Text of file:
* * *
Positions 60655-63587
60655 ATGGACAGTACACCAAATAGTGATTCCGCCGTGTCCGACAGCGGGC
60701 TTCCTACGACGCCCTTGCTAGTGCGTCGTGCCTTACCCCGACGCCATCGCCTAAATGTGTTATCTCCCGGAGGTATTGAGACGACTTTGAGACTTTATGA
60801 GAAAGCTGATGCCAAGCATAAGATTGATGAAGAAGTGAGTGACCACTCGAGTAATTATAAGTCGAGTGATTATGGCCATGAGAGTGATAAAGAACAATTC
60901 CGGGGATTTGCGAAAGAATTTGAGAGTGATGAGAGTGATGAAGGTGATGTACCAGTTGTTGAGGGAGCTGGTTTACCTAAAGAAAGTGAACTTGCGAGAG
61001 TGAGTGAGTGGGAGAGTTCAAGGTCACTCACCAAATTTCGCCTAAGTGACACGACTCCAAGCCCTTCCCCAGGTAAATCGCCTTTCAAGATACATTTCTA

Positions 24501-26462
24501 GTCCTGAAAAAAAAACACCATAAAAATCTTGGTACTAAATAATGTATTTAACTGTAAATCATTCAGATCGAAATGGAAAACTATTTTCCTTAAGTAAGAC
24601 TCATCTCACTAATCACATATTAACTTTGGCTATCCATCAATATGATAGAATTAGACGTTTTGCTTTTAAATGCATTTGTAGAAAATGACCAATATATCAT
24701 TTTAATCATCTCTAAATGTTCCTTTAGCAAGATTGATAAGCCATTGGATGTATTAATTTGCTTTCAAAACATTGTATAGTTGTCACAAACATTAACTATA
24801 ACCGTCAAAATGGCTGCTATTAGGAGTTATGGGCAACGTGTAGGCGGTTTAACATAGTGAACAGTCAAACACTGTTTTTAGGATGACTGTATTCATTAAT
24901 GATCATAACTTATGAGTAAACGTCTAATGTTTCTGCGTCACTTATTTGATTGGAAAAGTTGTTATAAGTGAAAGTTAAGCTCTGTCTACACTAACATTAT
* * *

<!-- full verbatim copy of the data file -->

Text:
Positions 60655-63587
60655 ATGGACAGTACACCAAATAGTGATTCCGCCGTGTCCGACAGCGGGC
60701 TTCCTACGACGCCCTTGCTAGTGCGTCGTGCCTTACCCCGACGCCATCGCCTAAATGTGTTATCTCCCGGAGGTATTGAGACGACTTTGAGACTTTATGA
60801 GAAAGCTGATGCCAAGCATAAGATTGATGAAGAAGTGAGTGACCACTCGAGTAATTATAAGTCGAGTGATTATGGCCATGAGAGTGATAAAGAACAATTC
60901 CGGGGATTTGCGAAAGAATTTGAGAGTGATGAGAGTGATGAAGGTGATGTACCAGTTGTTGAGGGAGCTGGTTTACCTAAAGAAAGTGAACTTGCGAGAG
61001 TGAGTGAGTGGGAGAGTTCAAGGTCACTCACCAAATTTCGCCTAAGTGACACGACTCCAAGCCCTTCCCCAGGTAAATCGCCTTTCAAGATACATTTCTA

Positions 24501-26462
24501 GTCCTGAAAAAAAAACACCATAAAAATCTTGGTACTAAATAATGTATTTAACTGTAAATCATTCAGATCGAAATGGAAAACTATTTTCCTTAAGTAAGAC
24601 TCATCTCACTAATCACATATTAACTTTGGCTATCCATCAATATGATAGAATTAGACGTTTTGCTTTTAAATGCATTTGTAGAAAATGACCAATATATCAT
24701 TTTAATCATCTCTAAATGTTCCTTTAGCAAGATTGATAAGCCATTGGATGTATTAATTTGCTTTCAAAACATTGTATAGTTGTCACAAACATTAACTATA
24801 ACCGTCAAAATGGCTGCTATTAGGAGTTATGGGCAACGTGTAGGCGGTTTAACATAGTGAACAGTCAAACACTGTTTTTAGGATGACTGTATTCATTAAT
24901 GATCATAACTTATGAGTAAACGTCTAATGTTTCTGCGTCACTTATTTGATTGGAAAAGTTGTTATAAGTGAAAGTTAAGCTCTGTCTACACTAACATTAT